Web Storage (http://dev.w3.org/html5/webstorage/) has quickly become one
of the most popular HTML5-related additions to the web developer toolkit.
localStorage has found
a home in the hearts and minds of web developers everywhere, providing very
quick and easy client-side data storage that persists across sessions. With
a simple key-value interface, we’ve seen sites take advantage of
localStorage in unique and interesting
Disqus (http://www.disqus.com/), the popular
feedback management system, uses
localStorage to save your comment as you type.
So if something horrible happens, you can fire back up the browser and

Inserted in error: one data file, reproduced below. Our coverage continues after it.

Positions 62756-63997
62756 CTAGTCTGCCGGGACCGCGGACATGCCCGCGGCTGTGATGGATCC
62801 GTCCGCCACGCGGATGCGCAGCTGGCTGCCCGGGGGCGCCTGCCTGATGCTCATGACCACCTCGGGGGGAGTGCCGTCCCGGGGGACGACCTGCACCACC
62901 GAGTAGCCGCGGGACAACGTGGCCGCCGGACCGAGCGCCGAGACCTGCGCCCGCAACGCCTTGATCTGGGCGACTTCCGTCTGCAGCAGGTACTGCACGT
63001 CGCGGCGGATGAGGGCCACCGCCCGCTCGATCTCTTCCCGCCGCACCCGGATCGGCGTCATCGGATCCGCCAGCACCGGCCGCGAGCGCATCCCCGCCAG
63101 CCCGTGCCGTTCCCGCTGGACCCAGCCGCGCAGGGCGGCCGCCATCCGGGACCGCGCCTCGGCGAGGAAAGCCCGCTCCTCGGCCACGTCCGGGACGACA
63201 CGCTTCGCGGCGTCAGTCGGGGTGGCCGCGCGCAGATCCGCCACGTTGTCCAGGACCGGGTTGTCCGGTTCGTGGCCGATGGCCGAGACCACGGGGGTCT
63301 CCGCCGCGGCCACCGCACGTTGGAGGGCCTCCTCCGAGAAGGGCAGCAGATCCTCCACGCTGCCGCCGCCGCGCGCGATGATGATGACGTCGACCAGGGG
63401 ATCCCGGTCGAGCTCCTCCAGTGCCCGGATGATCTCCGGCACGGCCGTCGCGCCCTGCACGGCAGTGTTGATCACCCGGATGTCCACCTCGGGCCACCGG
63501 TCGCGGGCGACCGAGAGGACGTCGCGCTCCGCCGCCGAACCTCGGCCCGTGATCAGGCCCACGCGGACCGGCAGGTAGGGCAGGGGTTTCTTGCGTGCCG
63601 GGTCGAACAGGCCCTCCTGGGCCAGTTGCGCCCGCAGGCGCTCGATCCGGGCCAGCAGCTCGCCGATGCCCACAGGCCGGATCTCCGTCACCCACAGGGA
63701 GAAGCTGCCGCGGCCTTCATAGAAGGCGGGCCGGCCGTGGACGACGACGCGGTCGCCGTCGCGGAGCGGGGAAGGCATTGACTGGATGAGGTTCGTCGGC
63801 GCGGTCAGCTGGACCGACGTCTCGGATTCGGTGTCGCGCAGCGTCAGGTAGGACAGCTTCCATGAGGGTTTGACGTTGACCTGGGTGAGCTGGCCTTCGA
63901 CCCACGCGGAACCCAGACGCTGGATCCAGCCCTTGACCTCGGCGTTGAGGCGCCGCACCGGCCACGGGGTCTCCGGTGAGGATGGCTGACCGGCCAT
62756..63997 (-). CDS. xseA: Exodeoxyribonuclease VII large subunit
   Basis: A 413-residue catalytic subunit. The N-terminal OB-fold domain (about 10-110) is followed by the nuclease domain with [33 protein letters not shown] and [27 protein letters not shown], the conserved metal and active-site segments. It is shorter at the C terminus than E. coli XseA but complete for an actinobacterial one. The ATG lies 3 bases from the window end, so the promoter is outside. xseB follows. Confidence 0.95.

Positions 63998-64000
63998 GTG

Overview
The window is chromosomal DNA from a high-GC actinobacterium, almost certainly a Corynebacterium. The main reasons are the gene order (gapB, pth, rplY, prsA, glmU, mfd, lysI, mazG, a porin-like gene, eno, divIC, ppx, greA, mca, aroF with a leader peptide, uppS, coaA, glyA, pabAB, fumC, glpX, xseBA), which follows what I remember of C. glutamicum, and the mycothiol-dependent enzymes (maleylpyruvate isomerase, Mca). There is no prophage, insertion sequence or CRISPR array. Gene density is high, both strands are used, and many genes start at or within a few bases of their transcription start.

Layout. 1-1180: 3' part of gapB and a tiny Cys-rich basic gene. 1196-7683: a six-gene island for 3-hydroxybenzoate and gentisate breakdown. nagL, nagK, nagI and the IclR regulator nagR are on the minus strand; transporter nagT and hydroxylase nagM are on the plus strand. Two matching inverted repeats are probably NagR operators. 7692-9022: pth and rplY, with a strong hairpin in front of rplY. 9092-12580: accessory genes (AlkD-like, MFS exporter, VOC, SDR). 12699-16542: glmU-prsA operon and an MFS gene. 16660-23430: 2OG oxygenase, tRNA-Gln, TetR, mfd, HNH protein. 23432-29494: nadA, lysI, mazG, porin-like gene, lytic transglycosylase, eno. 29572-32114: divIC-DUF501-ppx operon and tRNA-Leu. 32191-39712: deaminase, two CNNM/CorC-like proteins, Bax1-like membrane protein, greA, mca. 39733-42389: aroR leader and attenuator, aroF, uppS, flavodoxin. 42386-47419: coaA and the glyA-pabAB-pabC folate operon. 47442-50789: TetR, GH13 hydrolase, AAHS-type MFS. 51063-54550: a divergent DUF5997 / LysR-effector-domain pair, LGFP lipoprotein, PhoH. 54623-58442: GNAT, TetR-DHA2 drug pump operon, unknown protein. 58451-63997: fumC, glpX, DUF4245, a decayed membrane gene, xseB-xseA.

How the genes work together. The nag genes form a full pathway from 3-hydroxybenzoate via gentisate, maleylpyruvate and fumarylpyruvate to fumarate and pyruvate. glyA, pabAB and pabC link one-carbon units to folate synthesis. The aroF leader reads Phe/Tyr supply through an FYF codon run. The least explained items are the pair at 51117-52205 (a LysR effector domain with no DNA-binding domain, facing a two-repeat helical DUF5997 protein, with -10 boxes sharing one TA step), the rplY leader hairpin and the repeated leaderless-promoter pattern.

pick up where you left off.
Google (http://www.google.com/) and Bing
localStorage to improve their mobile
site performance (more info: http://www.stevesouders.com/blog/2011/03/28/storager-case-study-bing-google/).
Of the use cases I’ve seen, the Google/Bing approach is one that seems
to be gaining in popularity. This is partly due to the difficulties of
working with the HTML5 application cache and partly due to the publicity
that this technique has gained from the work of Steve Souders and others.
Indeed, the more I talk to people about
localStorage and how useful it can be for storing
UI-related information, the more people I find who have already started to
experiment with this technique.
What I find intriguing about this use of